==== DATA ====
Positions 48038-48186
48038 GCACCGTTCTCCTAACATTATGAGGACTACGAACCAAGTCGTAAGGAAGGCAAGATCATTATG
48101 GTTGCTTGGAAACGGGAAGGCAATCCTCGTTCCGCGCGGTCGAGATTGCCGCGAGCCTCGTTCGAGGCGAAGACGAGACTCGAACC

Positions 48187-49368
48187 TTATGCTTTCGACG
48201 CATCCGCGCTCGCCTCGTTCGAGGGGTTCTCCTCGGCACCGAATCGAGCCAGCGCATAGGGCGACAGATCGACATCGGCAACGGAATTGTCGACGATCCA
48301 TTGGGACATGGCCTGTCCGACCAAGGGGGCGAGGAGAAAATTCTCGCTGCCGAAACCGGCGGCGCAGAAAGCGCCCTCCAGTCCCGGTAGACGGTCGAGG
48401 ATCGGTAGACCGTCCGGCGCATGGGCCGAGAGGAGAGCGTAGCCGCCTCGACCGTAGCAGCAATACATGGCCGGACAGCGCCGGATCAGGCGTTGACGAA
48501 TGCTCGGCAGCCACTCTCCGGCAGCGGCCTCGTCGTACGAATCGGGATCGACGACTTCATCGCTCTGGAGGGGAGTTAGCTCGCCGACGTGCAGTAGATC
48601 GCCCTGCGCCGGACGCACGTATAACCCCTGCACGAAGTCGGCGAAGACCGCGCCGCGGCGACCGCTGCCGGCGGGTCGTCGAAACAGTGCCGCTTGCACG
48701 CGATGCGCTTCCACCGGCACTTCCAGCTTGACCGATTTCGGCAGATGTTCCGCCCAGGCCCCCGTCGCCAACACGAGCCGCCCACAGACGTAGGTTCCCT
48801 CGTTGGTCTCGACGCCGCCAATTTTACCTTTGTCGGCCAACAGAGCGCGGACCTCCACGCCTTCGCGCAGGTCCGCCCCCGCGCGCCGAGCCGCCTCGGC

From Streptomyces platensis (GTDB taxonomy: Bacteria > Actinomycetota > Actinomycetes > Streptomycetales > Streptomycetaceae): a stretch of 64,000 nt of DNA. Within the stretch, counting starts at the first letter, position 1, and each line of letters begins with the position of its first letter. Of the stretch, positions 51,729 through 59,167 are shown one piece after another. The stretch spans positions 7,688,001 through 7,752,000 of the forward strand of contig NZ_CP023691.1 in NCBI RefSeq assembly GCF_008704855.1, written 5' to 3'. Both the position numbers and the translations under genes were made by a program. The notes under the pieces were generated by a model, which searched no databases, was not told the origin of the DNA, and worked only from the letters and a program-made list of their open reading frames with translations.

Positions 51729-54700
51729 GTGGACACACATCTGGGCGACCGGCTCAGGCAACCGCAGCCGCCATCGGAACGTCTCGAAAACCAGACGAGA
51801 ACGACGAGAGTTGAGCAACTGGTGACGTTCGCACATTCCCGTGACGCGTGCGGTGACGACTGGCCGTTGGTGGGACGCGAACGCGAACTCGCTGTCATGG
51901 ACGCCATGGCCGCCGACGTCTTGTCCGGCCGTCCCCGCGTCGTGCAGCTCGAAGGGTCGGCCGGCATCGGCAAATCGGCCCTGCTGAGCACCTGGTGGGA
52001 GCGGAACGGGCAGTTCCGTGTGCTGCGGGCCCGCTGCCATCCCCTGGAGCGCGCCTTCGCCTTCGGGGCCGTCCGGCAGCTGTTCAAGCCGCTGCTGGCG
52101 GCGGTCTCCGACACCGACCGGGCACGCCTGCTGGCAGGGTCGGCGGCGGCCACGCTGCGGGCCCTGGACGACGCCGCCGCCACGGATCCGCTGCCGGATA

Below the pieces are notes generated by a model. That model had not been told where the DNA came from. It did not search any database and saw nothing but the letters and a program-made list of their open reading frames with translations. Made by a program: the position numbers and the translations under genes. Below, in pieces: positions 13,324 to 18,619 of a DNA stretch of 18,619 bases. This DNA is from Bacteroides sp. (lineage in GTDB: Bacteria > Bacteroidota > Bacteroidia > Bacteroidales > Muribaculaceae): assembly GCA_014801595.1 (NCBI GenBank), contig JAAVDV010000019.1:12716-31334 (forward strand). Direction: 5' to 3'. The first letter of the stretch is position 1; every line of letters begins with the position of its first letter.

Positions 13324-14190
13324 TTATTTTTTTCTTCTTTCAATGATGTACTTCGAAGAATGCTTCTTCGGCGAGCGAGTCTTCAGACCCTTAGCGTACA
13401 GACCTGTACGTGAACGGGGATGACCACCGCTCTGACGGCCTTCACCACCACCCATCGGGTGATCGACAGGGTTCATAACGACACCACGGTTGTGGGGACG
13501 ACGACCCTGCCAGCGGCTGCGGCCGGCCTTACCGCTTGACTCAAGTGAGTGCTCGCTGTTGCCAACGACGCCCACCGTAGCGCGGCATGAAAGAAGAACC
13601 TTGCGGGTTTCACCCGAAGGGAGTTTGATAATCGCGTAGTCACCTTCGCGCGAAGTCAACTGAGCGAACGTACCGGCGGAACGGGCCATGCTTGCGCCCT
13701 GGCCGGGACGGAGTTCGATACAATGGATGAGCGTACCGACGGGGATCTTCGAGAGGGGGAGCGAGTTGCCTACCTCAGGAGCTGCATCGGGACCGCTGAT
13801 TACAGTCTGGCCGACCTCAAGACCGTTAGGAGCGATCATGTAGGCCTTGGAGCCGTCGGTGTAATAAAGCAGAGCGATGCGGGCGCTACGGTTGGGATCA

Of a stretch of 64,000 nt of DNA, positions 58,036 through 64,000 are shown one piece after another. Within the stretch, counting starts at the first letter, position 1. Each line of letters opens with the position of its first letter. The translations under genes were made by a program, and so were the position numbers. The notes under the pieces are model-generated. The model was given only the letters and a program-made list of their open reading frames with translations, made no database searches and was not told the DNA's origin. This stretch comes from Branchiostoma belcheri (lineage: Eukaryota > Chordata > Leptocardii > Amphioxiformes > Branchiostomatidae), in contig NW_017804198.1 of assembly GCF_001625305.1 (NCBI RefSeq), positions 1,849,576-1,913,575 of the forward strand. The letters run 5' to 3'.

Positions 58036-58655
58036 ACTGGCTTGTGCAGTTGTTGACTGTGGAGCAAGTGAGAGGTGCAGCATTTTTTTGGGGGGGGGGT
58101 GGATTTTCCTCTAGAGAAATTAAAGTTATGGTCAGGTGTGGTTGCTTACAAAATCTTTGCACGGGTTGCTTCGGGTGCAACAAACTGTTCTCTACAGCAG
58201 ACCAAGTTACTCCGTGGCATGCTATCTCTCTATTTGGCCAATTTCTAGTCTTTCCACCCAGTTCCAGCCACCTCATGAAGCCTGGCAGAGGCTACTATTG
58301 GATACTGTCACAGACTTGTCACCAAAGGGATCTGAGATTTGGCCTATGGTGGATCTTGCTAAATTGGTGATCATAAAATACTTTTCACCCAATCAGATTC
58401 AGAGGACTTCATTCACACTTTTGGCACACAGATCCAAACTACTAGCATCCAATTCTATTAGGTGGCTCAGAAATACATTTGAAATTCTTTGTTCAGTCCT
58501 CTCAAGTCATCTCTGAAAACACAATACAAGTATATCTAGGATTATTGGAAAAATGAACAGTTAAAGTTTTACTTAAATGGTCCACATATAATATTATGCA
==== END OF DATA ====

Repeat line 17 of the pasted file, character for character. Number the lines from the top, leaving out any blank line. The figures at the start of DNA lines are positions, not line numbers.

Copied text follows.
51901 ACGCCATGGCCGCCGACGTCTTGTCCGGCCGTCCCCGCGTCGTGCAGCTCGAAGGGTCGGCCGGCATCGGCAAATCGGCCCTGCTGAGCACCTGGTGGGA